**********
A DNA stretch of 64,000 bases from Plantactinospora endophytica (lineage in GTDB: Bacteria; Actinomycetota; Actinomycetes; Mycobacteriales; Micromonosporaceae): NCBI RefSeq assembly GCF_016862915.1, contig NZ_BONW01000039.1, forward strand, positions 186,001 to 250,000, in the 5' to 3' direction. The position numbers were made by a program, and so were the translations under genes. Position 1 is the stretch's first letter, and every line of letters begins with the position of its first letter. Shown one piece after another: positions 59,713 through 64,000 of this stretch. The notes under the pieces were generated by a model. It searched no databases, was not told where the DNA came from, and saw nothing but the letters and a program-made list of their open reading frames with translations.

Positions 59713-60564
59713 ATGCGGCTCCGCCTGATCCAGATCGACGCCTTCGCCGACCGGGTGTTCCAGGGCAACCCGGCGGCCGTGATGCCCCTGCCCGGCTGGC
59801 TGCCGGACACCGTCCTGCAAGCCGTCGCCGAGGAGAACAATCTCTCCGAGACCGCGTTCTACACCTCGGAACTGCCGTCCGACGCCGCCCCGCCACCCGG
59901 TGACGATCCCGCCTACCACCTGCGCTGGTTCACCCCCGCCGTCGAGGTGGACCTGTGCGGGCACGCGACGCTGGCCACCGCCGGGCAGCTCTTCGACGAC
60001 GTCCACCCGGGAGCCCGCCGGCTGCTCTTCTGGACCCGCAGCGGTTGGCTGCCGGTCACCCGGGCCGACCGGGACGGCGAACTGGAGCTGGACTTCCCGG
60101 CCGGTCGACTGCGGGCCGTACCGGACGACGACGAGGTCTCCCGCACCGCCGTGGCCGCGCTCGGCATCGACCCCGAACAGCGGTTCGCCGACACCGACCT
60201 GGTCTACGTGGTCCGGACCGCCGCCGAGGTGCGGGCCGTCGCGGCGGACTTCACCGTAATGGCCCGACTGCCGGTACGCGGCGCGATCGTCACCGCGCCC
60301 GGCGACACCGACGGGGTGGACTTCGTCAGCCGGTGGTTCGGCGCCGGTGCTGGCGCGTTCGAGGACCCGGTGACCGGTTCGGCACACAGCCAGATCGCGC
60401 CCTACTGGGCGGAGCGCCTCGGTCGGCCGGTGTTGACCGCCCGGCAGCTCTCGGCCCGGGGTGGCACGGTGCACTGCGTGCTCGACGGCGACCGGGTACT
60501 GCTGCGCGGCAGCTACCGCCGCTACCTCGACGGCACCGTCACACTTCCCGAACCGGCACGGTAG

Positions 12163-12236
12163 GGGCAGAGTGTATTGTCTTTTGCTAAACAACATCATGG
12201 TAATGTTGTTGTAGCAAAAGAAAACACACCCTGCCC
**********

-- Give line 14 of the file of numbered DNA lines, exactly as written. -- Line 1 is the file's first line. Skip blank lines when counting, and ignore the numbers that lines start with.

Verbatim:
12201 TAATGTTGTTGTAGCAAAAGAAAACACACCCTGCCC